then what they were.
And is the manufacture
just a safe device
for closing up the wall?
I do remember.
The only fuzzy circumstance 
is sometimes where and how.
Why, I know.
It happens
just because we need 
to want and to be 
wanted, too,
when love is here or gone
to lie down in the darkness 
and listen to the warm.


A Poetic Find by Candy

Quite a challenge – choose a favorite poem and poet to share!

Billy Collins has been a favorite of mine for some time, although my first poetic love was Rod McKuen (yes, I freely admit it). So I went to my bookcases to find which of Billy Collins’ poems I would share. This took most of the afternoon, reading poems from his books (and from Rod’s too), which turned out to be the perfect way to spend a rainy day, along with a cup of tea.

I came across some slim volumes of poetry hiding there in the dark, waiting for someone to hold them, open them, read the words from a poet’s heart. One of these was a book titled, Grass Songs by Ann Turner. I’m sure I found this little gem at a used book sale. It is a collection of 17 poems about the women who were part of the westward wagon trains and their experiences. These poems are simple and real, and they pierce your heart.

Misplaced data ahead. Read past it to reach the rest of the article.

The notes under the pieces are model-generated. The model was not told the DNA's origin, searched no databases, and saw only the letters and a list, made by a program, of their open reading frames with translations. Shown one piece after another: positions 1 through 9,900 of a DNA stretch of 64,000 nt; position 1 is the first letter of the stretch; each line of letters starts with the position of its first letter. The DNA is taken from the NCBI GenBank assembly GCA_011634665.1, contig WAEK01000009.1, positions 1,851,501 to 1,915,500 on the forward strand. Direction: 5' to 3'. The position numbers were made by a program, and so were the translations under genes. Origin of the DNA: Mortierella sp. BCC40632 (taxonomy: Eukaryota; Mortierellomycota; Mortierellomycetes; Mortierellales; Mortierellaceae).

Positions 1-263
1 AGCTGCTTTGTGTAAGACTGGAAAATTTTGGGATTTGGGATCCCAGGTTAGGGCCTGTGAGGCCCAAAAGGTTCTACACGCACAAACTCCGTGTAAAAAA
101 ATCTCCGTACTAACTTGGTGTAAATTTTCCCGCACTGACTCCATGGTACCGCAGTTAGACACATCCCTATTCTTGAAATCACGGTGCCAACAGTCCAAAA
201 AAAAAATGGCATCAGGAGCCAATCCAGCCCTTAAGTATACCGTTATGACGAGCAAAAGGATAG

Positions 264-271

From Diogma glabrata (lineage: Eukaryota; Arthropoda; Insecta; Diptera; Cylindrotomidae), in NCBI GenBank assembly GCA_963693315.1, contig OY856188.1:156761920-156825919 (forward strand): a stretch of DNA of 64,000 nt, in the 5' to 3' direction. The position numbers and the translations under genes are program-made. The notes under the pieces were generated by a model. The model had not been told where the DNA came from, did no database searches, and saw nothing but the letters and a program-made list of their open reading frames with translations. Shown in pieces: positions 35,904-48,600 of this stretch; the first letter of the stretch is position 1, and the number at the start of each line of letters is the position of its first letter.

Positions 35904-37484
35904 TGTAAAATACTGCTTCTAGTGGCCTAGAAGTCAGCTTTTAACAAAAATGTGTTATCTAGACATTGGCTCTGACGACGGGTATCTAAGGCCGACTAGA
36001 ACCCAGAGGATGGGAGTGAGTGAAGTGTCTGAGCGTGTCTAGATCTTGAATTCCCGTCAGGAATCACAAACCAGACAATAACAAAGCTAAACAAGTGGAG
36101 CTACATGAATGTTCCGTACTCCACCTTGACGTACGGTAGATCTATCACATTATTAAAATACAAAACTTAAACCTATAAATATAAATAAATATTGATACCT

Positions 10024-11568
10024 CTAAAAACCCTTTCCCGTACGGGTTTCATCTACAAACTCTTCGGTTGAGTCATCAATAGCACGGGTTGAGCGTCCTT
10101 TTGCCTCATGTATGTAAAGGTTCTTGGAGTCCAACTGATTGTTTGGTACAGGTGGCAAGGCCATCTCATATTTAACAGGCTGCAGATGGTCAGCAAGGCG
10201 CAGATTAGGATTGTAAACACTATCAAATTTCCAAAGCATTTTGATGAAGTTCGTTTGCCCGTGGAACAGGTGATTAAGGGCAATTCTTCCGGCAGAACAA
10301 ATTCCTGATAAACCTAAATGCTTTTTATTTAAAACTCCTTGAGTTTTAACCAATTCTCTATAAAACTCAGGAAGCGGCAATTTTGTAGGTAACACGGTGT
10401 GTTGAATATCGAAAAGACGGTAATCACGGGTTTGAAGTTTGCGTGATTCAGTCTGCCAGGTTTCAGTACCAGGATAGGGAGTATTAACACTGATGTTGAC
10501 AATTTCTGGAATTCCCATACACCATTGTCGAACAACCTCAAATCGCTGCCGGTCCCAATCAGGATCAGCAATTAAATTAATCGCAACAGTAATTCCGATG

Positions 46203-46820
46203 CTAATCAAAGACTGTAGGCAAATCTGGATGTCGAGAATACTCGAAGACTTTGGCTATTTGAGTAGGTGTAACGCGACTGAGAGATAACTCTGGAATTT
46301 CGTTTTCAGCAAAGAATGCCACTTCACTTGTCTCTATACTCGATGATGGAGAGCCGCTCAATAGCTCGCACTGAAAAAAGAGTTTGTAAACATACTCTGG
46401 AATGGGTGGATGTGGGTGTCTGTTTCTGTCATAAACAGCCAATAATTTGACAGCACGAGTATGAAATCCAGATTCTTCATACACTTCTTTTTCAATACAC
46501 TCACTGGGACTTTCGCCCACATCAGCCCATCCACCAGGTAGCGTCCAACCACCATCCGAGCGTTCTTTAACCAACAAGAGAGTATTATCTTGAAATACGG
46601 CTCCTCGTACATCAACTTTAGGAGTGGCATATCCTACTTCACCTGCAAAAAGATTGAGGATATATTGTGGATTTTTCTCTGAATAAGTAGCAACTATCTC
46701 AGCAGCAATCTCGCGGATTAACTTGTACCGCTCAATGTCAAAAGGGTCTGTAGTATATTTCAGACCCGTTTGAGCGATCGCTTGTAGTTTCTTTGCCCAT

According to the brief biography included, Ann Turner was doing research for a novel when she first read some of the journals of these pioneer women and was inspired to tell their stories in poetic form.

She is best known for her children’s books, but has written several volumes of poetry.

The book was published in 1993, so I don’t know if its still available. If you haunt used books sales, as I do, be on the lookout for it.

Here is the one I chose to share with you:

“Make One Woman”

by Ann Turner

Ann Turner
There is a better way
to make a woman.
Cut her from cloth, gabardine,
so strong and fine
it will not scratch or tear.